Is he too stupid to recognize that the white voting majority refused to consider President Barack Obama's race or skin color as being any detriment to his ability to act as president?
Mr. Holder seems to have completely missed the lesson taught by President Obama's amazing success. Mr. Obama demonstrated that, in the end, skin color isn't as important as who you are and what you represent.
I can't help but wonder if our new attorney general is genuinely capable of the same racial impartiality that was demonstrated by American voters in November.
A business essential
While one might argue that total compensation for corporate executives has become excessive in relative ways, the corporate jet for executive travel is not simply a perquisite but an essential tool, much as Air Force One is for the country's chief executive.
Aside from security issues (and they are significant, real and underreported), the ability to personally lead teams, especially in difficult times, is essential to the executive role. With broad corporate footprints, and less than wonderful alternatives in commercial travel, the private jet affords timely departure and arrival at locations better situated to optimize time highly in demand in a large organization.
Economics are vastly in favor as well, especially for a bank where the cost of capital is extremely low. The owned jet is far less expensive to operate than a leased one, saving shareholders substantial sums while creating jobs in the region including pilots, crew, maintenance, storage and catering.
Surely the PG editors can forgo one bandwagon ride ("Bumpy Ride," Feb. 14 editorial) and retain objectivity, especially with one like Jim Rohr who personally, and as CEO of PNC Financial, has invested so much in this region so well.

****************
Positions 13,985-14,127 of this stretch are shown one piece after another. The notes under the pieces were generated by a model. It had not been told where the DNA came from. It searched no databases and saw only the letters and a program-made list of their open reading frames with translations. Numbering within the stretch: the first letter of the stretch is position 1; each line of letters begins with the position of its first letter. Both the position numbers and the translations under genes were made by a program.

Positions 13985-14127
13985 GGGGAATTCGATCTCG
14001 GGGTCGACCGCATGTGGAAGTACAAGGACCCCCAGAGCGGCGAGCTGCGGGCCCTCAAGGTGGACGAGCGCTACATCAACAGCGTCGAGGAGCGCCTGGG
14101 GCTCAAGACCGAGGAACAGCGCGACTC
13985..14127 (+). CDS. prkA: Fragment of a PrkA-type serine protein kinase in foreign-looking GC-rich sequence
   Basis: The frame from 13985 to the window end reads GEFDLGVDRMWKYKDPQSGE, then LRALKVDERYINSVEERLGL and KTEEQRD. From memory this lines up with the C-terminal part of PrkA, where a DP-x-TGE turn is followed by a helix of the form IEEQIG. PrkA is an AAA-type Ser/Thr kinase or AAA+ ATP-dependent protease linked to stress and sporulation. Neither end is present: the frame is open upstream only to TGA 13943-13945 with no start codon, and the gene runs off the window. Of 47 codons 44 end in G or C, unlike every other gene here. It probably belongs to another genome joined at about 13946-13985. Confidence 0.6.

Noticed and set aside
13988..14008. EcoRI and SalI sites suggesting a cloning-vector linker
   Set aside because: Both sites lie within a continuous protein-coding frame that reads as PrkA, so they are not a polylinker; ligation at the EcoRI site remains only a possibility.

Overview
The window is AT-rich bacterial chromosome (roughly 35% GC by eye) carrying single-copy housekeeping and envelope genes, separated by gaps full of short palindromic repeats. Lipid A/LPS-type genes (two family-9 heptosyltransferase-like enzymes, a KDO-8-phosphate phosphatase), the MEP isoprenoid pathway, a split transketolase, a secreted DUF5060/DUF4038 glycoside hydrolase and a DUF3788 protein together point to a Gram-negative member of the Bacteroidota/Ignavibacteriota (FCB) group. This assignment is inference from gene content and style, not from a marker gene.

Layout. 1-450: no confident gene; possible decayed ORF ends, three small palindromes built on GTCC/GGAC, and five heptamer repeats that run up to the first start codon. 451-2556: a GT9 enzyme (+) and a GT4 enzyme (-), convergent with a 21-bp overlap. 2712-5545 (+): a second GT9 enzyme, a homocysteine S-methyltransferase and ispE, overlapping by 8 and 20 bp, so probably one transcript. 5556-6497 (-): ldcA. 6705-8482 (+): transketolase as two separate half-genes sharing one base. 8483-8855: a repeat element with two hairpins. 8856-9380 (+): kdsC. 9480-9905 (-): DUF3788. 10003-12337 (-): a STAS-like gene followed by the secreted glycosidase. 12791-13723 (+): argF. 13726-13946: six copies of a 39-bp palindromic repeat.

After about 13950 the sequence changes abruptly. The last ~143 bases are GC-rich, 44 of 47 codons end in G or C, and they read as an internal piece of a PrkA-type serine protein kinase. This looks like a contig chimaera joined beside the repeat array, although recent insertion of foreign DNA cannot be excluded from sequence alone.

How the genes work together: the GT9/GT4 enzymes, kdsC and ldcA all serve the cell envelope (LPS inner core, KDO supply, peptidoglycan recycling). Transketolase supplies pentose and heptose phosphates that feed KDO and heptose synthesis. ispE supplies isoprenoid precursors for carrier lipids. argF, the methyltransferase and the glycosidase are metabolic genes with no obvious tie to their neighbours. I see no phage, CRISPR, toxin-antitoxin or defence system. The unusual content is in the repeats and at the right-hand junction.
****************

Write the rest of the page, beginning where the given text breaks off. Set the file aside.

PATRICK J. REIDY
The state is making poor choices with museum cuts
I was appalled at the projected 2009-2010 state budget. Soldiers & Sailors Memorial Hall and Museum is a living memorial to all Pennsylvanians who have honorably served our commonwealth and nation. We provide educational programs and veterans memorial programs and co-sponsor veterans health, job and self-help programs. The plan for the future cuts in financing to museums/memorials and veterans benefits is deplorable.
I am well aware that our state and nation are in a financial crisis. I have no objection to making sacrifices at a time when we should all stand together. However, I do object to all funds for not a few, as the PG continues to report, but 168 museums and historical centers being deleted from the state museum budget while the "non-preferred" museums -- the Carnegie and Franklin -- enjoy a mere 10 percent cut.
I object to being classified as "Joe Six-Pack" and then having our children further slotted in that category by removing independent education, history, the arts and music from their lives.
I can understand the quandary facing the governor, the Senate and the House. However, as they make these tough decisions, make them equally across the board. Let us all share and sacrifice equally. Do not make Pennsylvania a cultural desert that shows no interest in enriching our children or honoring those who have sacrificed for us!
Soldiers & Sailors Memorial Hall and Museum Trust Inc.
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First Published February 25, 2009 12:00 am